The U.S. dollar index, a benchmark tool used to assess the performance of the greenback against a basket of six major currencies, advanced 0.16% during the early hours of today’s session, recovering losses recorded yesterday. Tuesday’s macroeconomic data and policymakers’ intervention failed to bring any surprises for market participants, easing down the mood experienced during yesterday’s session. However, as investors eye upcoming Consumer Price index reading and jobless claims reports in the U.S., the cautious market mood pushes the dollar marginally higher against most of its peers. Market participants will closely monitor the ongoing Brexit negotiations and Northern Ireland Protocol, as tension continues to mount with threats of triggering Article 16, which would have a severe impact on both parties. On the other hand, the U.S. equity markets corrected at Tuesday’s close after hitting new all-time highs during previous sessions and now take a breather. Moreover, U.S. Treasury Yields rallied 1%, although these remain below 1.5%. President Biden and his Chinese counterpart Xi-Jinping have agreed to meet next week virtually, although no date has been set yet.
The common currency endured some selling pressure during the early hours of the trading session after failing to climb above 1.16 levels against the greenback during yesterday’s session. Klass Knot, European Central Bank officials, reiterated yesterday that conditions for a rate hike were unlikely to be met in 2022, extending further dovish narrative on the European monetary policy. Today, the German inflation readings will be featured in the economic docket, although the release is the revision of its previous estimate and we don’t expect any major market reaction, while U.S. headline prints could have a bigger impact during today’s session.
The British Pound sustains pressure from the greenback amid Brexit jitters and a broader bearish market positioning. The one-month risk reversals, a gauge of calls and puts, snapped a two-day downtrend, closing its positioning in neutral, suggesting that the current bearish momentum of Sterling might be fading away. However, recent comments from Leo Varadkar, Ireland’s deputy Prime minister, suggest otherwise. The Irish PM raised concerns as the government has started preparations of contingency plans for the imminent U.K.-E.U. trade war that is coming up on the horizon, as the spokesman said that triggering Article 16 would precipitate the collapse in relation with the European Union.
The Japanese yen snapped four consecutive sessions recording gains against the greenback, retracing 0.28% during the early hours of today’s session ahead of U.S. inflation readings and a pick up in U.S. Treasury Yields, which underpinned the greenback. The upcoming inflation readings reversed risk appetite overnight, weighing on the safe-haven Yen. Moreover, Prime Minister Fumio Kishida is set to map out and secure funding for a stimulus package worth more than JPY 30 trillion (USD 265 billion), as the third-largest economy in the world has been hit severely by the Coronavirus pandemic. Additionally, analysts flagged that Japan's real wages declined in September for the first time in three months, as inflation picked up faster than growth in nominal pay.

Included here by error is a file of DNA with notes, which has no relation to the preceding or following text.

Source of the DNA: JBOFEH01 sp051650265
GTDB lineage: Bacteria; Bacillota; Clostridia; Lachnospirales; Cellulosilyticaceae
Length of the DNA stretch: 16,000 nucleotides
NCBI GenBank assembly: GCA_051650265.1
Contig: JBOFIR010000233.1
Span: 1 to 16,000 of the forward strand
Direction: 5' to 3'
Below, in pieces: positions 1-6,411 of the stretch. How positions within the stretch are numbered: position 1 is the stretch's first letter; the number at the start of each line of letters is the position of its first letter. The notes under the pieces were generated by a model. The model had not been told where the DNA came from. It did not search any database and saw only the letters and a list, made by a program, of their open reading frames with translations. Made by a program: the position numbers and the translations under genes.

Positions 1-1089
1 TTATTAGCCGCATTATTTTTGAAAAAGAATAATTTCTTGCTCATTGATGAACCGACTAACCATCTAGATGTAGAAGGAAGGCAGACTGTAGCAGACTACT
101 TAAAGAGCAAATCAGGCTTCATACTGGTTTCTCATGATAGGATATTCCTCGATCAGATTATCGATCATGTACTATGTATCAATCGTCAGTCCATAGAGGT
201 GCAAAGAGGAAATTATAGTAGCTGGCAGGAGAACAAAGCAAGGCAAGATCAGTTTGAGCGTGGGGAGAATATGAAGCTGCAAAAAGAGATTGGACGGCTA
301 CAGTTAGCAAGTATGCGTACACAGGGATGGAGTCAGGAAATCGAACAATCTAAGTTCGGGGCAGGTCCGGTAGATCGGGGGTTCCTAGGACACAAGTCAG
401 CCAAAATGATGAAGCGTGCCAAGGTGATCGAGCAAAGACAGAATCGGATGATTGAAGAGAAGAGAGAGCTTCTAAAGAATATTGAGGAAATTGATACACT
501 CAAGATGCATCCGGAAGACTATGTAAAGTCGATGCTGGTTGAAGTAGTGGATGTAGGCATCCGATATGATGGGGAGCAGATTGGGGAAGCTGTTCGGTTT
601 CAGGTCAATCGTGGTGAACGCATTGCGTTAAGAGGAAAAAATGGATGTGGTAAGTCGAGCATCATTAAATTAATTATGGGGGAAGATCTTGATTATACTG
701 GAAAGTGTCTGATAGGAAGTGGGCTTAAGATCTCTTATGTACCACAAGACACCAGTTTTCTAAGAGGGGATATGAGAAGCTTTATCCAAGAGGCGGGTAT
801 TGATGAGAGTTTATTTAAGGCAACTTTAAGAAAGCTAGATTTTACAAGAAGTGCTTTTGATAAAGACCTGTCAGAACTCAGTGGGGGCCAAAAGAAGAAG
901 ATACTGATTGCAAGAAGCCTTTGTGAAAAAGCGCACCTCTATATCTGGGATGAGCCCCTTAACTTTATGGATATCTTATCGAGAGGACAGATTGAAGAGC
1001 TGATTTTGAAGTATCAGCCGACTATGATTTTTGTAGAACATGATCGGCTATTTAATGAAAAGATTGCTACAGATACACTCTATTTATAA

The Loonie remains firm against the dollar, capitalizing 0.13% off the back of a rise in crude oil prices during yesterday’s trading session. The West Texas Intermediate rallied 2.42% on Tuesday, closing the session above USD 84 per barrel and from touching distance from multi-year highs. Additionally, higher U.S. Producer Price index reading reported a significant increase driven by higher energy costs. The PPI reports showed how transportation bottlenecks, material shortages, and increasing labor costs, sent prices surging across the country.
The Mexican Peso erased yesterday’s gains, retracing 0.15% against the dollar amid U.S treasury yields and above-estimations October inflation readings. The U.S. Treasury yields keep the dollar missing traction as the 10-year Yields fail to rise above 1.5%. Moreover, the latest Mexican inflation report showed that prices soared 6.24% annualized, beating estimates at 6.19% and above its previous release of 6%. The inflation gauge is now the highest since December 2017, and further inflationary pressures urge Mexican policymakers to raise its benchmark rate. Market participants estimate that policymakers will hike between 25 - 50 bps its benchmark interest rate at tomorrow's monetary policy meeting.
The Chinese Renminbi marginally continues to advance against the greenback, edging closer to the highest since October. China’s inflation risks keep growing as producers pass on increasing costs to consumers, bringing into question whether the People’s Bank of China has the scope to ease monetary policy to support a limping economy. The Producer Price index rose 13.5% on an annualized basis beating estimates at 12.3%, while the Consumer Price index rose 1.5%, the fastest since September 2020 and well above 1.4% previously anticipated.
The Brazilian real extends gains against the dollar, edging 1.08% higher during yesterday’s trading session. This result is possibly due to the market's confidence that the Chamber of Deputies would approve the PEC dos Precatório, despite the order to suspend the so-called ¨secret” budget from the Brazilian Supreme Court. In fact, the Chamber concluded the approval of the PEC dos Precatórios in the second round, and the bill went to the Senate. The Real is set to face another lower volatility session as global markets remain range-bound ahead of key inflation readings from the country, as well as from the U.S. later today.